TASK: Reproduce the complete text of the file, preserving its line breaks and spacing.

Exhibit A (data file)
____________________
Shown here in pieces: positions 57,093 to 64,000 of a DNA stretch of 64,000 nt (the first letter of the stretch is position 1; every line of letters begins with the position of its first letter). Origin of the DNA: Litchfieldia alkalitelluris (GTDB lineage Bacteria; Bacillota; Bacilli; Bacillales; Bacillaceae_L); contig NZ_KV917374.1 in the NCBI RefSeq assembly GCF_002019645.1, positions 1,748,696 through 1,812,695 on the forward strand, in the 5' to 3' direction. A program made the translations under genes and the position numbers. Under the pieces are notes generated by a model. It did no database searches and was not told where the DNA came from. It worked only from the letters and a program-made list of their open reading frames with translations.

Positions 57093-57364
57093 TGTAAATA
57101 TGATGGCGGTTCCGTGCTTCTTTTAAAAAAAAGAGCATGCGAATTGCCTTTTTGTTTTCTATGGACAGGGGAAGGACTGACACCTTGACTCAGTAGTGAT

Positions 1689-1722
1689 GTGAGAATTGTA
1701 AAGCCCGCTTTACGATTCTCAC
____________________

Shown here in pieces: positions 57,093 to 64,000 of a DNA stretch of 64,000 nt (the first letter of the stretch is position 1; every line of letters begins with the position of its first letter). Origin of the DNA: Litchfieldia alkalitelluris (GTDB lineage Bacteria; Bacillota; Bacilli; Bacillales; Bacillaceae_L); contig NZ_KV917374.1 in the NCBI RefSeq assembly GCF_002019645.1, positions 1,748,696 through 1,812,695 on the forward strand, in the 5' to 3' direction. A program made the translations under genes and the position numbers. Under the pieces are notes generated by a model. It did no database searches and was not told where the DNA came from. It worked only from the letters and a program-made list of their open reading frames with translations.

Positions 57093-57364
57093 TGTAAATA
57101 TGATGGCGGTTCCGTGCTTCTTTTAAAAAAAAGAGCATGCGAATTGCCTTTTTGTTTTCTATGGACAGGGGAAGGACTGACACCTTGACTCAGTAGTGAT

Positions 1689-1722
1689 GTGAGAATTGTA
1701 AAGCCCGCTTTACGATTCTCAC